A longtime foe of hydraulic fracturing (fracking) in the Pennsylvania General Assembly has introduced a bill that would require companies applying for permits to drill Marcellus Shale natural gas wells to conduct pre-drill water quality tests for nearby landowners that request it.

Rep. Camille “Bud” George (D-Houtzdale) submitted the bill (HB 2556) on Tuesday. It was then referred to the House Environmental Resources and Energy Committee, which George chairs.

“This legislation is needed to protect our water supplies and would be a win-win for everyone,” George said Friday. “HB 2556 allows for landowners whose water has been polluted by gas drilling to be compensated, and it protects gas companies from frivolous lawsuits for conditions for which a gas company is not at fault.”

HB 2556 would amend Title 58 of the Pennsylvania Consolidated Statutes as it pertains to oil and natural gas. It would require companies perform a pre-drilling or pre-alteration survey of water supplies for landowners that reside between 2,500 and 5,500 feet of a proposed natural gas well that would be fracked. The landowners would be required to submit the request in writing.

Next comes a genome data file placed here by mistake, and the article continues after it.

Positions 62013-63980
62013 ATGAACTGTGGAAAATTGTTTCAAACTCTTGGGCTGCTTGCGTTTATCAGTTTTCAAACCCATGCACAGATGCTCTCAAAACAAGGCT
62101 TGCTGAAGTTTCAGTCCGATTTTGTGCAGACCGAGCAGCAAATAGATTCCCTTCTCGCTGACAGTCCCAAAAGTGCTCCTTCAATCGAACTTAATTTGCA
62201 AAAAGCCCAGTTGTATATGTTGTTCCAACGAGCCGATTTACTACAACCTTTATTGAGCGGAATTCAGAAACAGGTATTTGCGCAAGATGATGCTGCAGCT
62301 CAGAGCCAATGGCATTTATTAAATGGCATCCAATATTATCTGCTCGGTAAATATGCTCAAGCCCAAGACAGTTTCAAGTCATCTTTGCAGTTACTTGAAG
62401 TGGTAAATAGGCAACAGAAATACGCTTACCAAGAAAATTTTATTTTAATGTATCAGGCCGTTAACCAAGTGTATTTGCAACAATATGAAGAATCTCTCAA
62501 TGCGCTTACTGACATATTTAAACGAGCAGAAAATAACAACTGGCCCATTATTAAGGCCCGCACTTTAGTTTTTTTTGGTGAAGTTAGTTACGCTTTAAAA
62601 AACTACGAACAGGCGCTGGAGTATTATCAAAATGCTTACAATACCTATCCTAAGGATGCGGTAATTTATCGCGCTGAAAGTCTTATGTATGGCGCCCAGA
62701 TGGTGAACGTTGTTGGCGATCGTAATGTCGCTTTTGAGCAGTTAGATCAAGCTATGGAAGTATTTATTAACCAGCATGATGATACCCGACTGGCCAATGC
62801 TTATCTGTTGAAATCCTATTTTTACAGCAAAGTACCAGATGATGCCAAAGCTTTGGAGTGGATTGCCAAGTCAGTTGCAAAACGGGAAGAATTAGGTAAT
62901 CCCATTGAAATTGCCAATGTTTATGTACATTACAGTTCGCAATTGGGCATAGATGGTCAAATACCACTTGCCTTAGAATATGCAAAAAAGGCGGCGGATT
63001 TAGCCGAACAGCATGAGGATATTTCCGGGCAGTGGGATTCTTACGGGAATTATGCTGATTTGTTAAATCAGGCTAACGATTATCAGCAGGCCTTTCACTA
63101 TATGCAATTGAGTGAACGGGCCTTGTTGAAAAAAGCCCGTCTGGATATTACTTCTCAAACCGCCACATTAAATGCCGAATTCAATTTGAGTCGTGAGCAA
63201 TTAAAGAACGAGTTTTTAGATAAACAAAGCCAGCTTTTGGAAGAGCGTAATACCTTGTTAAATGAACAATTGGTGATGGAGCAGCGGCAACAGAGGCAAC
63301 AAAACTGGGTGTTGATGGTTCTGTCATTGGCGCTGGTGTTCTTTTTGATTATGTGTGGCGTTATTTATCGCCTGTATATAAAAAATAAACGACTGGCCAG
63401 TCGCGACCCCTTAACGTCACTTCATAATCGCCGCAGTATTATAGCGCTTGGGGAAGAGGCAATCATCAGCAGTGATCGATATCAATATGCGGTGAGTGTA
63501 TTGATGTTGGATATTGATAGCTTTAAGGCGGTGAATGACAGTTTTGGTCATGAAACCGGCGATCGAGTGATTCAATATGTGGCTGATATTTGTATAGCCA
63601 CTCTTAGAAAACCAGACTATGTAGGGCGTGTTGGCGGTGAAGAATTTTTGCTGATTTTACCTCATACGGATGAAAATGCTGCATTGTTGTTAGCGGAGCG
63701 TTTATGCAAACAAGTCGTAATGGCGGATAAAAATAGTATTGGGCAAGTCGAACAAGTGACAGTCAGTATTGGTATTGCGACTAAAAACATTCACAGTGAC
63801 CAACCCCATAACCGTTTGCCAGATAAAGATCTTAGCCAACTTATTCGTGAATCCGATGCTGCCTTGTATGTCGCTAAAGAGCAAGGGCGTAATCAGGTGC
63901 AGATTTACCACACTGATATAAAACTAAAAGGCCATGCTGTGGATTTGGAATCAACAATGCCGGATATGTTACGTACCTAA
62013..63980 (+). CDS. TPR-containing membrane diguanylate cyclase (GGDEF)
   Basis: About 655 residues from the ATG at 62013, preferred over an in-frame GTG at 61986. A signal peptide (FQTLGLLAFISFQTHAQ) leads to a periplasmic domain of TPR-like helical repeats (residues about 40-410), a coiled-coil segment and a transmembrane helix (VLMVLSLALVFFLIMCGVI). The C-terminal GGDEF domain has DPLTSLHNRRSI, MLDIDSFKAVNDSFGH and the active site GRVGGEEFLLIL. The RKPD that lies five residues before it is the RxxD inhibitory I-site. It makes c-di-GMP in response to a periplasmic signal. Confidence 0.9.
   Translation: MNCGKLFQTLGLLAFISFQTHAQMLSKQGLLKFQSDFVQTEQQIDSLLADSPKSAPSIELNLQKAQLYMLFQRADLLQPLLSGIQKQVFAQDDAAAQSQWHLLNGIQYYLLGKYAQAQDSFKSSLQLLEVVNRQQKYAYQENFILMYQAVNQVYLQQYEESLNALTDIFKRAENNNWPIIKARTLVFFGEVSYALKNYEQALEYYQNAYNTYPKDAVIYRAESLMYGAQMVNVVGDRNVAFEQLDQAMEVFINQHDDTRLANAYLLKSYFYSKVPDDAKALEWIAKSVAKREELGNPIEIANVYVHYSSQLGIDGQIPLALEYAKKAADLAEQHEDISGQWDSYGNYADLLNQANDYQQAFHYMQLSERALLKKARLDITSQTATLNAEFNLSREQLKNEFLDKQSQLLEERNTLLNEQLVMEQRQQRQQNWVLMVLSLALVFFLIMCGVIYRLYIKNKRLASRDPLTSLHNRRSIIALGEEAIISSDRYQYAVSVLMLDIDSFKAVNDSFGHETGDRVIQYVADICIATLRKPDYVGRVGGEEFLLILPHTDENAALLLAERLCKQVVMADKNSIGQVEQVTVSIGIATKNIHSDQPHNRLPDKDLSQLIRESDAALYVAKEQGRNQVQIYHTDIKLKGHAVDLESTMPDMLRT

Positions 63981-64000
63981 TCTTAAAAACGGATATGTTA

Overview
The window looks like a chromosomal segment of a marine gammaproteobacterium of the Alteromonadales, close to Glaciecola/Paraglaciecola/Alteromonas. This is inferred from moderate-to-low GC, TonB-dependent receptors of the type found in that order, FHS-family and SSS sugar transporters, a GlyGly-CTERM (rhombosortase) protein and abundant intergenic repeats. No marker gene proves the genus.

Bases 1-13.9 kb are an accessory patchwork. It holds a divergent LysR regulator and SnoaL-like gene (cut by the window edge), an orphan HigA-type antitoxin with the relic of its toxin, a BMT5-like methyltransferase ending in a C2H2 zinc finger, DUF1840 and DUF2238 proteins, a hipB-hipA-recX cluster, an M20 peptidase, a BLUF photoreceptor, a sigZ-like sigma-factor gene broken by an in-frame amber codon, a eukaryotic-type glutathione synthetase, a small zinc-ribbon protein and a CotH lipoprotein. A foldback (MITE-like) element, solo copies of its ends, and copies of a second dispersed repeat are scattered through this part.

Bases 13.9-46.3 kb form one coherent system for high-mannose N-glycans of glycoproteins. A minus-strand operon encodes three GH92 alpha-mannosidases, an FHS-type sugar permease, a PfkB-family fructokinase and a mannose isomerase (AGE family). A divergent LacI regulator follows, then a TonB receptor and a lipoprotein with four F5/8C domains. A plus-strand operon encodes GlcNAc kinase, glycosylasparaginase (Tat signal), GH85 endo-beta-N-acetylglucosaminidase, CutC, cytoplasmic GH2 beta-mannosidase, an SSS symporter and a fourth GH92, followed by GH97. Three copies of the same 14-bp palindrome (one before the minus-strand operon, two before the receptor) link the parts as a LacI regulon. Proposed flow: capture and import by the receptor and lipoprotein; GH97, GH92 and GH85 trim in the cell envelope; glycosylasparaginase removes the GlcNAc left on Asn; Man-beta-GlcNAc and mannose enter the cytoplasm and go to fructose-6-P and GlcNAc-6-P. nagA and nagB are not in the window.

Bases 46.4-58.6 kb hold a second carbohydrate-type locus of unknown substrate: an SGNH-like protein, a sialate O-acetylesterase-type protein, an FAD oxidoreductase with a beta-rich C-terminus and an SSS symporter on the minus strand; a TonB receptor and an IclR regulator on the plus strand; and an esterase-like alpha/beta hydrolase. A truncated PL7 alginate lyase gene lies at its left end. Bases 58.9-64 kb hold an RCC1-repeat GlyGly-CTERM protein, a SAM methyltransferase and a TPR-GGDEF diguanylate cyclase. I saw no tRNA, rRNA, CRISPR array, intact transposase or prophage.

The bill also stipulates that the testing be done using a facility or laboratory certified by the state Department of Environmental Protection (DEP), and that the testing at a minimum include a search for the chemicals used in fracking. Specifically mentioned compounds for testing include arsenic, benzene, toluene, ethylbenzene, xylenes, manganese, dissolved methane, chlorides, nutrients and radionuclides.

“Pennsylvania has inadequate safeguards for water, including minimal standards for water-well construction and the scant protections in the Act 13 Marcellus shale legislation,” George said. “My measure would be one more step needed to address the mounting threats to water.”

In April George submitted another bill (HB 2350) which called for a two-year moratorium on wastewater injections wells. That measure is also before the House Environmental Resources and Energy Committee.

George announced in January that he plans to retire at the end of the year (see Shale Daily, Jan. 31). He has been the top ranking Democrat on environmental issues since 1983. He once proposed a 30 cent/Mcf severance tax on high-volume shale wells, among the highest ever suggested by lawmakers (see Shale Daily, Aug. 16, 2011).